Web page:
Voters in Florida overwhelmingly voted in favor of an amendment to the state’s constitution that would raise the minimum wage incrementally to $15 per hour within the next six years.
With every precinct in Florida reporting its results on Wednesday morning, 61 percent of voters (of the 10.48 million who voted on the question) said they supported the measure, while only 39 percent said they opposed it.
“Tonight the people of Florida gave the working poor a forever raise,” Orlando lawyer and minimum wage activist John Morgan said on Tuesday night to the Tampa Bay Times. “This was not a political issue, it was a moral issue.”
Florida will become the eighth state to implement a shift toward $15 per hour minimum wage over the next few years.
The raise in the wage will be a gradual one. Starting in September 2021, the state’s minimum wage will go up to $10 per hour, and will increase every year thereafter by an additional dollar until 2026, when it gets to $15 per hour. After that, the minimum wage will be adjusted annually to reflect changes in inflation.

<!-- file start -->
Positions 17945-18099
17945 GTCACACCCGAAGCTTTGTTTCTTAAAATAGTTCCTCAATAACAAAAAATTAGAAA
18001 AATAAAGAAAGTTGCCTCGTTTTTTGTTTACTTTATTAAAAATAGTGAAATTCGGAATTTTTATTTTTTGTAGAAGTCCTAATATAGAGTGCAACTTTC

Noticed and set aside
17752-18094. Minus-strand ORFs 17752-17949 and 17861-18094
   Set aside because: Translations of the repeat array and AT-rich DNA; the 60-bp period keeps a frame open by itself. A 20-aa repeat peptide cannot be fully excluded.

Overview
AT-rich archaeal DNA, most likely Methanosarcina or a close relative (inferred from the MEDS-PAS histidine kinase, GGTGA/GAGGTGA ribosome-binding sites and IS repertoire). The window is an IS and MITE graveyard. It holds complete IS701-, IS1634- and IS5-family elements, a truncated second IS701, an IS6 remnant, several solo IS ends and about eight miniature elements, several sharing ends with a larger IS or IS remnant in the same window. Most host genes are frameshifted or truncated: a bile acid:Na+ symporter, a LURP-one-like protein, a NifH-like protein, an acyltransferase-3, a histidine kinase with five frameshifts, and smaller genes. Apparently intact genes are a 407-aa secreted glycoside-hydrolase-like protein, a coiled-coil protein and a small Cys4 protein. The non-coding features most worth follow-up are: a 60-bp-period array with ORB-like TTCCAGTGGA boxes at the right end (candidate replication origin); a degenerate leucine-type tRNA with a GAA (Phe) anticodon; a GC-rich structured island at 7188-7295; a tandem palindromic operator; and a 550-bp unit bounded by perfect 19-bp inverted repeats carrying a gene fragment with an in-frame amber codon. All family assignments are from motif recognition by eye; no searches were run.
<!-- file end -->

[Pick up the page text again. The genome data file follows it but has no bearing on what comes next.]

The issue of the minimum wage has been a contentious battle in the United States in recent years, one that Democrats have been slow to embrace as quickly as some proponents would like. However, Democratic candidate for president Joe Biden campaigned this year on raising the federal minimum wage to the rate that Florida voters just approved. The current federal minimum wage is at $7.25 per hour.
It’s unlikely that Biden will be able to implement that wage at the federal level, however, if he becomes president, as a number of races in this year’s elections appear to show that Republicans will retain hold of the Senate. Without Democrats in charge of the Senate, any proposal to raise workers’ wages across the nation will likely be blocked.
Several critics have lambasted the idea of raising the minimum wage, purportedly for being too costly and burdensome for businesses, which they say would then pass on the costs to consumers. But a study from the University of Washington in Seattle found that raising the minimum wage had “no overall market basket price changes” with regard to food costs at local markets after that city had raised the rate it paid its lowest-earning workers in 2014.
“Local area supermarket food prices were not impacted by Seattle’s minimum wage policy 2 years into policy implementation and after the first increase to $15/h overall or by sub-classification,” that study stated, adding that “low-income workers may be able to afford higher quality diets if wages increase yet supermarket prices stay the same.”